Yukio Mishima’s The Decay of the Angel is the final novel in his masterful tetralogy, The Sea of Fertility. It is the last installment of Shigekuni Honda’s pursuit of the successive reincarnations of his childhood friend Kiyoaki Matsugae.
It is the late 1960s and Honda, now an aged and wealthy man, once more encounters a person he believes to be a reincarnation of his friend, Kiyoaki — this time restored to life as a teenage orphan, Tōru. Adopting the boy as his heir, Honda quickly finds that Tōru is a force to be reckoned with. The final novel of this celebrated tetralogy weaves together the dominant themes of the previous three novels in the series: the decay of Japan’s courtly tradition; the essence and value of Buddhist philosophy and aesthetics; and, underlying all, Mishima’s apocalyptic vision of the modern era.
|Publisher:||Knopf Doubleday Publishing Group|
|Series:||Sea of Fertility Series , #4|
|Edition description:||1st Vintage International ed.--|
|Product dimensions:||5.20(w) x 7.94(h) x 0.51(d)|
|Lexile:||890L (what's this?)|
About the Author
Yukio Mishima was born in Tokyo in 1925. He graduated from Tokyo Imperial University’s School of Jurisprudence in 1947. His first published book, The Forest in Full Bloom, appeared in 1944 and he established himself as a major author with Confessions of a Mask (1949). From then until his death he continued to publish novels, short stories, and plays each year. His crowning achievement, The Sea of Fertility tetralogy—which contains the novels Spring Snow (1969), Runaway Horses (1969), The Temple of Dawn (1970), and The Decay of the Angel (1971)—is considered one of the definitive works of twentieth century Japanese fiction. In 1970, at the age of 45 and the day after completing the last novel in the Fertility series, Mishima committed seppuku (ritual suicide)—a spectacular death that attracted worldwide attention.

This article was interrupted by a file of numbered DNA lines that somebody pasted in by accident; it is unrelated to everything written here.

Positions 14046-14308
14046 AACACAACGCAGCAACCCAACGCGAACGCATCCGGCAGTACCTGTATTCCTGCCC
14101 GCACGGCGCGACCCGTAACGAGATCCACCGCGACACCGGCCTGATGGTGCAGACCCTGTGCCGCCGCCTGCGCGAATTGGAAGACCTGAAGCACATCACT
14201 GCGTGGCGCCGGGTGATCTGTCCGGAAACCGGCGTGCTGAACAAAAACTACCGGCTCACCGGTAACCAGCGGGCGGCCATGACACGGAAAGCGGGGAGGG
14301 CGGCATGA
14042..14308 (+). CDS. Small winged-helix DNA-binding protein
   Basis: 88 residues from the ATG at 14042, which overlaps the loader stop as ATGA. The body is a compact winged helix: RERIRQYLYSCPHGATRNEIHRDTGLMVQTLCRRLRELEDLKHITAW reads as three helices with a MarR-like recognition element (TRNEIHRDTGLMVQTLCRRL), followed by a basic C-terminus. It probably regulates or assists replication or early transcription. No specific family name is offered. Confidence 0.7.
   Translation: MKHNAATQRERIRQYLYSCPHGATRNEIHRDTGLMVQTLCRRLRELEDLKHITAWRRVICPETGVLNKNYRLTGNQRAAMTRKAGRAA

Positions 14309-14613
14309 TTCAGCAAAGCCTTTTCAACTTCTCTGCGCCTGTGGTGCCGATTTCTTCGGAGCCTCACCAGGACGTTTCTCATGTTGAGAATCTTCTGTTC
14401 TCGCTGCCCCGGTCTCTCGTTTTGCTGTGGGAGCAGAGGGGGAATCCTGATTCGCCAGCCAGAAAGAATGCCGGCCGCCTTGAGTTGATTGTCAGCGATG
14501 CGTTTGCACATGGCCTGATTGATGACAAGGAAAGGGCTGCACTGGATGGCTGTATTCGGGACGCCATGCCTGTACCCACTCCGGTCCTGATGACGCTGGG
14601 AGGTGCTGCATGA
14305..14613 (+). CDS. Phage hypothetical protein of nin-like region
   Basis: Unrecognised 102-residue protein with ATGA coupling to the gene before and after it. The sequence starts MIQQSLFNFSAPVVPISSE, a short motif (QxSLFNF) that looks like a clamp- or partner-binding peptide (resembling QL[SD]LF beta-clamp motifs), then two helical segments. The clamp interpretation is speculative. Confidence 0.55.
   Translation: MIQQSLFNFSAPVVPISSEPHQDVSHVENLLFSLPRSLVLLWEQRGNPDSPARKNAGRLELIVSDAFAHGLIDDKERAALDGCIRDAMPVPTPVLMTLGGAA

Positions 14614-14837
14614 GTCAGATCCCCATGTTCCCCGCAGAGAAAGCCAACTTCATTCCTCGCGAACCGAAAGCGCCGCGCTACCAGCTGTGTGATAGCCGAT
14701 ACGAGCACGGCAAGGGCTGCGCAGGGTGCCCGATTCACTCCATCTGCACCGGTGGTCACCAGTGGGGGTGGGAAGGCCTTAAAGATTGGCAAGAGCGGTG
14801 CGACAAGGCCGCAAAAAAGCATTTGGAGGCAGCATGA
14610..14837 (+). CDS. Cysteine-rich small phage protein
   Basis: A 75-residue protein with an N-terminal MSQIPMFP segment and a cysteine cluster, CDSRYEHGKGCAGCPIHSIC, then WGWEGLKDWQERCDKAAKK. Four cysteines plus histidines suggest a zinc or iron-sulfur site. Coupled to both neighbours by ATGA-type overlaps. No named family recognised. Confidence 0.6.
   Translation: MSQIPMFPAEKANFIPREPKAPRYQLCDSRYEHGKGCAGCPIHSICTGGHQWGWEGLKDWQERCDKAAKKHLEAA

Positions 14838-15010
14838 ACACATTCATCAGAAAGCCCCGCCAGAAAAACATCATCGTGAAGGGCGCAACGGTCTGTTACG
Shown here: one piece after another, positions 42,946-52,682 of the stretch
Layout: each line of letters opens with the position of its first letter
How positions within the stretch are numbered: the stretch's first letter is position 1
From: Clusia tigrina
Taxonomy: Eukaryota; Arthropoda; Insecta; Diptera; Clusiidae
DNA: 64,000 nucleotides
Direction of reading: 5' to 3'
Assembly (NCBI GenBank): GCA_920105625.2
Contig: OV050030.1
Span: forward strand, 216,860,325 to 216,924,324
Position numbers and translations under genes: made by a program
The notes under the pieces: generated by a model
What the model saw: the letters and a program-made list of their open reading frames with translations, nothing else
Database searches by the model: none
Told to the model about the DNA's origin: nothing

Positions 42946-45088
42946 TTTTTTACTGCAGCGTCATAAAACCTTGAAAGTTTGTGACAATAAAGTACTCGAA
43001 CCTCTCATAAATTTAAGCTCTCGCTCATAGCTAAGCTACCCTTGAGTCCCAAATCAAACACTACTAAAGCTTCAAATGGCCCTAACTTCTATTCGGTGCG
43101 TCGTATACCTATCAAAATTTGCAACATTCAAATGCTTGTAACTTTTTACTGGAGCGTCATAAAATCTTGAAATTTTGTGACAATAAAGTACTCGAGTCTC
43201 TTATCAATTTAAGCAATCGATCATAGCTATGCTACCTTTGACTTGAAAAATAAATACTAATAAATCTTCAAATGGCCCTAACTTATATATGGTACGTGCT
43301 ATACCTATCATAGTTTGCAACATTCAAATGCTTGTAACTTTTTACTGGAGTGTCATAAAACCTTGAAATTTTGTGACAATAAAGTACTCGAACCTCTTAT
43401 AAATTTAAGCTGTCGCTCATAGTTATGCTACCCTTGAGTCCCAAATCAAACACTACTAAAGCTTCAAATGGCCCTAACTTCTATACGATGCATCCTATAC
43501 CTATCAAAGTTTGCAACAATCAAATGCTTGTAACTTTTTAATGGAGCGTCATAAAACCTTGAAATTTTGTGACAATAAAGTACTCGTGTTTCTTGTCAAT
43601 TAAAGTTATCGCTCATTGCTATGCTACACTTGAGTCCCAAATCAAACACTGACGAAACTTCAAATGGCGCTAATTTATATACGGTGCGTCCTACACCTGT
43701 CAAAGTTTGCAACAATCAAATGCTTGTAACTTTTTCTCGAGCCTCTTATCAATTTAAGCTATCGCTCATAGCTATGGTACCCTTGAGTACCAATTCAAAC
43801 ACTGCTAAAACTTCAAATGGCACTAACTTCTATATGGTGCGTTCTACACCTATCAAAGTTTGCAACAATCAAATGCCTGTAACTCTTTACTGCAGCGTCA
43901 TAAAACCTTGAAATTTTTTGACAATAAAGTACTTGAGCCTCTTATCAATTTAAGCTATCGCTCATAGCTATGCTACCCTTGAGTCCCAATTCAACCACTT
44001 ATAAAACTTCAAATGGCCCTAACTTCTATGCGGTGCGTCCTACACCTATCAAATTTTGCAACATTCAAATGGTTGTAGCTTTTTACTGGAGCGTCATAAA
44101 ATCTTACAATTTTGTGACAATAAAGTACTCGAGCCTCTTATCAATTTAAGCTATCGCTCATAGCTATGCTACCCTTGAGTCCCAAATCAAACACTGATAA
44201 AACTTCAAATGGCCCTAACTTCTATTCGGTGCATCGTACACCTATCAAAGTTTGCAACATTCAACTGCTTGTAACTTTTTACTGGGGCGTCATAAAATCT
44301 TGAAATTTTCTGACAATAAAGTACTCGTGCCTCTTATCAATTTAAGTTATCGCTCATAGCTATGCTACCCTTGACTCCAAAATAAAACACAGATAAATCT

Most Helpful Customer Reviews
The last volume of the "Sea of Fertility" series. Mishima committed suicide on the day that he delivered the manuscript to his publisher (by first trying to overthrow the government, and committing seppukku after this failed and he was cornered). Again a different translator, but this one reads well. Here's an excerpt:"The sea lost its serenity. Even as it rose it broke at the skirts, and ragged spurts of white from its high belly like a call of inexpressible sorrow became a sharply smooth yet infinitely cracked glass, like a vast spray. As it rose and broke, the forelocks were combed a beautiful white, and as it fell it showed the neatly arrayed blue-white of its crown, and the lines of white became a solid field of white; and so it fell, like a severed head."
The synopsis of the book does not fully explain all the details. The book is a reflection on the westernization of Japan. Japan is the angel, which is being corrupted. When I read I am often grabbed by the use of language and its poetry. This book did this for me, the language is beautifully descriptive.